Just a few weeks ago (it feels like months or years, probably you can relate), I saw one person helping another fix a car in the grocery store parking lot. “Now that’s a useful skill,” I thought, “How often does a textile-related emergency come up that I could help with?” Well, here we are—in a way I certainly never thought possible.
If you have been wondering about sewing masks to help with the shortage caused by the COVID-19 pandemic, here is what I know, and some resources. I’ve been working with a wonderful new nonprofit in my hometown, Threaded Together, to make these.
There’s a bounty of confusing information and patterns out there, and also confusion about how well fabric masks actually work. The bottom line for me on this is that healthcare and emergency workers are actively asking us for them, therefore they are needed. As I understand it, many homemade masks are being used as an outer layer of protection over another mask, and in non-critical-virus situations, to help preserve the supply of N95 masks. And as a last resort.
The material we’re making them from is a wrapping that hospitals use to cover surgical instruments. Most medical centers should have some. There is at least some evidence that it is really good at blocking particles, which is great news. (It’s also important to keep in mind that part of what makes the actual N95 masks so effective is that they are carefully fitted to provide an airtight seal around the face, which ours are not.)
We at Threaded Together (mostly Tina) have come up with a way to make these that is quick and hopefully easy to understand. Ours are based on a pattern put out by Providence, and a surgical mask from our local hospital. We are using two rectangles of fabric 9 x7” each, two strips for ties 36” long by 1” wide, and two pieces of pipe cleaner 4” long, twisted together, for the wire above the nose. There is a short video of Tina showing how to make one on Facebook, Instagram, and YouTube.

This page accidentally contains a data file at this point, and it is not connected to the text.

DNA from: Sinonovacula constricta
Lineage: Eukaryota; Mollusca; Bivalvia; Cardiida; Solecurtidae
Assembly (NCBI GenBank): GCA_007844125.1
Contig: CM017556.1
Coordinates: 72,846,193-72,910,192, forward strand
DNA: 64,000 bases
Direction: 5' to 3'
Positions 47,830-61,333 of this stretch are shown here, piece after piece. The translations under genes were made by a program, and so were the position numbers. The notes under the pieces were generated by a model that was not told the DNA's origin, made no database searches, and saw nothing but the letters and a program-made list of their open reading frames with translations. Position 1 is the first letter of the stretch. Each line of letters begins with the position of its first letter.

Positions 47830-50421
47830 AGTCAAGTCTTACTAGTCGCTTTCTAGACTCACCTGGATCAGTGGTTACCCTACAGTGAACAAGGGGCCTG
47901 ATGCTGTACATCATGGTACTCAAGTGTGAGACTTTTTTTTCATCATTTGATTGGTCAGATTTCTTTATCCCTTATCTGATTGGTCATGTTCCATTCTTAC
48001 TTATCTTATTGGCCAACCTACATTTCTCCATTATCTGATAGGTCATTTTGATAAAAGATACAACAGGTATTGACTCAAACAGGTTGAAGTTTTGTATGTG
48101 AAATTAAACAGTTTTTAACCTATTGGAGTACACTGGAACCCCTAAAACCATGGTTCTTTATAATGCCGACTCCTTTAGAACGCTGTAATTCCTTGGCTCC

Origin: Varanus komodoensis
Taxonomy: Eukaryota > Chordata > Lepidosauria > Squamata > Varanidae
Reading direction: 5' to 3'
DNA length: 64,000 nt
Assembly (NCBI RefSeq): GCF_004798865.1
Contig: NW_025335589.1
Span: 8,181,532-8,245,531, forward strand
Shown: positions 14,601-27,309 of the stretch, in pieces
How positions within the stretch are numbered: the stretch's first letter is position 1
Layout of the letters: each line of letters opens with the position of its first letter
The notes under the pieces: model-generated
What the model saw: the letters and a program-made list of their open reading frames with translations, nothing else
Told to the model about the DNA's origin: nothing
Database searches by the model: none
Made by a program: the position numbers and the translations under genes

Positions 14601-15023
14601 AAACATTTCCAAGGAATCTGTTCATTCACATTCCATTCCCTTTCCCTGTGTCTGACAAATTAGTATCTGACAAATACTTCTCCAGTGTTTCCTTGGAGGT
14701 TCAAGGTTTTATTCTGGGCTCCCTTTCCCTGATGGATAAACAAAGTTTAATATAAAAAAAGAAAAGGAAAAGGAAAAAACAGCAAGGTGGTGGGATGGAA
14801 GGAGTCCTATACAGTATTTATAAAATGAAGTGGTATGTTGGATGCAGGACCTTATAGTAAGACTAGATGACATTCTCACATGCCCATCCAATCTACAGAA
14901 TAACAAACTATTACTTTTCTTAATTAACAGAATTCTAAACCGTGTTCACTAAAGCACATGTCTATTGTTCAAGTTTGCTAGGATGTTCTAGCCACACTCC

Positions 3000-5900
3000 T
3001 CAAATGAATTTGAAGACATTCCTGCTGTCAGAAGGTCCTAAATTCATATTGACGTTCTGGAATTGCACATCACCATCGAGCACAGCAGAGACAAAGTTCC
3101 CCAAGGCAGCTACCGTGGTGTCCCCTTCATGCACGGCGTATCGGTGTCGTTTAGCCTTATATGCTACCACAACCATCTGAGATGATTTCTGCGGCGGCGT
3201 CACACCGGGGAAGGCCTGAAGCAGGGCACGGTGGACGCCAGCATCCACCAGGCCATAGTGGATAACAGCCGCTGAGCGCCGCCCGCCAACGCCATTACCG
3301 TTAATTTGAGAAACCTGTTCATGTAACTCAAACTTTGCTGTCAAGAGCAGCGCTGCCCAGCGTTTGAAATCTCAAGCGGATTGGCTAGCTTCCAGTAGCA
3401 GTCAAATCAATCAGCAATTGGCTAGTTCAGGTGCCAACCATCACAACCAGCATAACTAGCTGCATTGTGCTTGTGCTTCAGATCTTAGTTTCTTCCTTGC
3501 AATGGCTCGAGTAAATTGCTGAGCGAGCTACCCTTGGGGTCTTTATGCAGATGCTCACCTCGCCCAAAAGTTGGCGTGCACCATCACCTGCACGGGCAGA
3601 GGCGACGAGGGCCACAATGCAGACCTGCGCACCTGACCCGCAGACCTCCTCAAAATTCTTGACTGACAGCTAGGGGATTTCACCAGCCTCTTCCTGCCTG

We’ve also been making a single-layer style with elastic around the ears. You may have noticed that elastic is nearly impossible to find at the moment, but some folks are getting creative using hair ties, and our friend Darcy thought of using knit fabric (like a T-shirt) for ties, which still has some stretch.
If you are looking for people to who can sew masks, or to coordinate with other sewists, Days for Girls has been stepping up for this project in a big way, and they have chapters around the country.
Frankly, sharing these efforts with family and friends who are medical professionals scares the living daylights out of me. How have we come to this point that I have help to offer them?! And also, being able to do something helpful feels amazingly better. I’m so thankful to all in our community who have offered their time, materials, and equipment, who have bought us lunch, made us playlists, or just waved at us through the window.
I seem to be hovering somewhere between brokenhearted and uplifted, as I guess are many of us these days. May you and yours be well and healthy, and kind to each other.